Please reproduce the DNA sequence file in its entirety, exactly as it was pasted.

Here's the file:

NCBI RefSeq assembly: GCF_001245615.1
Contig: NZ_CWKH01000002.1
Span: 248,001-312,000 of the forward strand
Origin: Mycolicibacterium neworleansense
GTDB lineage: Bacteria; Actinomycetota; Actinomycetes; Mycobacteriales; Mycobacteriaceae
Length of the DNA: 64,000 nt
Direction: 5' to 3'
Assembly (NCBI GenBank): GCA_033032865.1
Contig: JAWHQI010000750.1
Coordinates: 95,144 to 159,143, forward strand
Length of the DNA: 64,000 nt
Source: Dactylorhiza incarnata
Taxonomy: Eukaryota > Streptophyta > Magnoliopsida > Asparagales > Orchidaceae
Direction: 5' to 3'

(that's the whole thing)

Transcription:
NCBI RefSeq assembly: GCF_001245615.1
Contig: NZ_CWKH01000002.1
Span: 248,001-312,000 of the forward strand
Origin: Mycolicibacterium neworleansense
GTDB lineage: Bacteria; Actinomycetota; Actinomycetes; Mycobacteriales; Mycobacteriaceae
Length of the DNA: 64,000 nt
Direction: 5' to 3'
Assembly (NCBI GenBank): GCA_033032865.1
Contig: JAWHQI010000750.1
Coordinates: 95,144 to 159,143, forward strand
Length of the DNA: 64,000 nt
Source: Dactylorhiza incarnata
Taxonomy: Eukaryota > Streptophyta > Magnoliopsida > Asparagales > Orchidaceae
Direction: 5' to 3'